Aug 03, 2008 rated it it was amazing  ·  review of another edition
Shelves: history, read-2008
Excellent book from Terry Jones,also of Monty Python fame. The book presents the interaction between the Roman Empire and those who had the misfortune to be in the same vicinity, with ensuing death and destruction.
Sep 05, 2007 rated it it was ok
Shelves: stalled
Gave up on this about 1/2 - 2/3 of the way thru. Too many names & dates for my taste .... the insights & humour I was expecting were a lesser part of the book than I had hoped.

Might be better if accompanied by a "traditional" history of the times - any recommendations?
Matthew Giancarlo
Fairly entertaining and informative revisionist history. Those Rome-sacking barbarians weren't such bad guys after all! The narrative skips around and the assessments are not, shall we say, always even-handed. I enjoyed it nonetheless, and it has good footnotes.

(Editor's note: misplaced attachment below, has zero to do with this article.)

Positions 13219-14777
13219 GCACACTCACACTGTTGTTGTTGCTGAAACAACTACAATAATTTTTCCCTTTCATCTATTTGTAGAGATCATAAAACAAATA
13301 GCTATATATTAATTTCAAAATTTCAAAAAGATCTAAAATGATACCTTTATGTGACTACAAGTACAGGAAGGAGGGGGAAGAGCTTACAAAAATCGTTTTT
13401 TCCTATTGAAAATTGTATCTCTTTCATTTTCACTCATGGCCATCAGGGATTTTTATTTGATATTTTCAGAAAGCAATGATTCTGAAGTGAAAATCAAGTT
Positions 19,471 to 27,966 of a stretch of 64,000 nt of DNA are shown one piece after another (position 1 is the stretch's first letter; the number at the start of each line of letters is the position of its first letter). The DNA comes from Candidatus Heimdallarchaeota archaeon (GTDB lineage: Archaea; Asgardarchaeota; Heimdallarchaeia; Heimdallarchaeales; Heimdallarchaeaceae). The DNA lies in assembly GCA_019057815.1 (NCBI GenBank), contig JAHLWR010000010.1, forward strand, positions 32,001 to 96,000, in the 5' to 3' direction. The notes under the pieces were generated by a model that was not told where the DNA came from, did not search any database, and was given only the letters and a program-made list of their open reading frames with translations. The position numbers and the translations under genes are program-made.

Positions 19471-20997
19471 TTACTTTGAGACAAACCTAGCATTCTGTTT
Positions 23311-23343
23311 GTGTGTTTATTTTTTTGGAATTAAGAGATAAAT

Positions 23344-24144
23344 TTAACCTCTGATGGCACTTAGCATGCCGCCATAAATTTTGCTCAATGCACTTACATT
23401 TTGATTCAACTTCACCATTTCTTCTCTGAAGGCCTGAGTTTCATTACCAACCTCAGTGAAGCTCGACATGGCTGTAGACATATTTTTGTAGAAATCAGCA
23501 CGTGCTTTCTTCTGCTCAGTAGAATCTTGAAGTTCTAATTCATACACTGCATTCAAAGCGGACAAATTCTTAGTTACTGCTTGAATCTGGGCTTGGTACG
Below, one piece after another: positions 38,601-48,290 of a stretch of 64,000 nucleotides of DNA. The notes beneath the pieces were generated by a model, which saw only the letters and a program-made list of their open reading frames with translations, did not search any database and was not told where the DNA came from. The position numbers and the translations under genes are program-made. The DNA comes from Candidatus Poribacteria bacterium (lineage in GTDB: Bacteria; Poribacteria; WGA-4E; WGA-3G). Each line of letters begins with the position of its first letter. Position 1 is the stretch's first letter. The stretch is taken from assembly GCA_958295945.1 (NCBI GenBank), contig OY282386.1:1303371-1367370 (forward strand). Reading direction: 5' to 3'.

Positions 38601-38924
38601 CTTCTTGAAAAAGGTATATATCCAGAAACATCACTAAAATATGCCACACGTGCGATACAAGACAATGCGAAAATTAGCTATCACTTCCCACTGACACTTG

Reza Amiri Praramadhan
'Barbarian' is a term first used by the Greeks to describe people who were different from them, especially foreigners from different places. The use of term was popularized further by the Romans, who seek to conquer the world and rid it of barbarians, who refused to play by Romans' rule. After reading throughout the book, I get the impression that it was the Romans who were barbarians all along, for everytime they conquer other nations, they tried to eradicate every trace of civilizations and im ...more
Brian Turner
Apr 17, 2019 rated it did not like it
Shelves: history
I really enjoyed Terry Jones' books on mediaeval life - but his attempt to cover ancient history in this book is awful.

The premise is great - to show the "barbarian" point of view of the Roman Empire. But in practice this is just an hysterical rant about how evil and immoral the Romans were, because they killed people.

If that's news to you, then you may learn something from this book. But if you're familiar with Roman history to any degree then the tabloid style of this book is grating.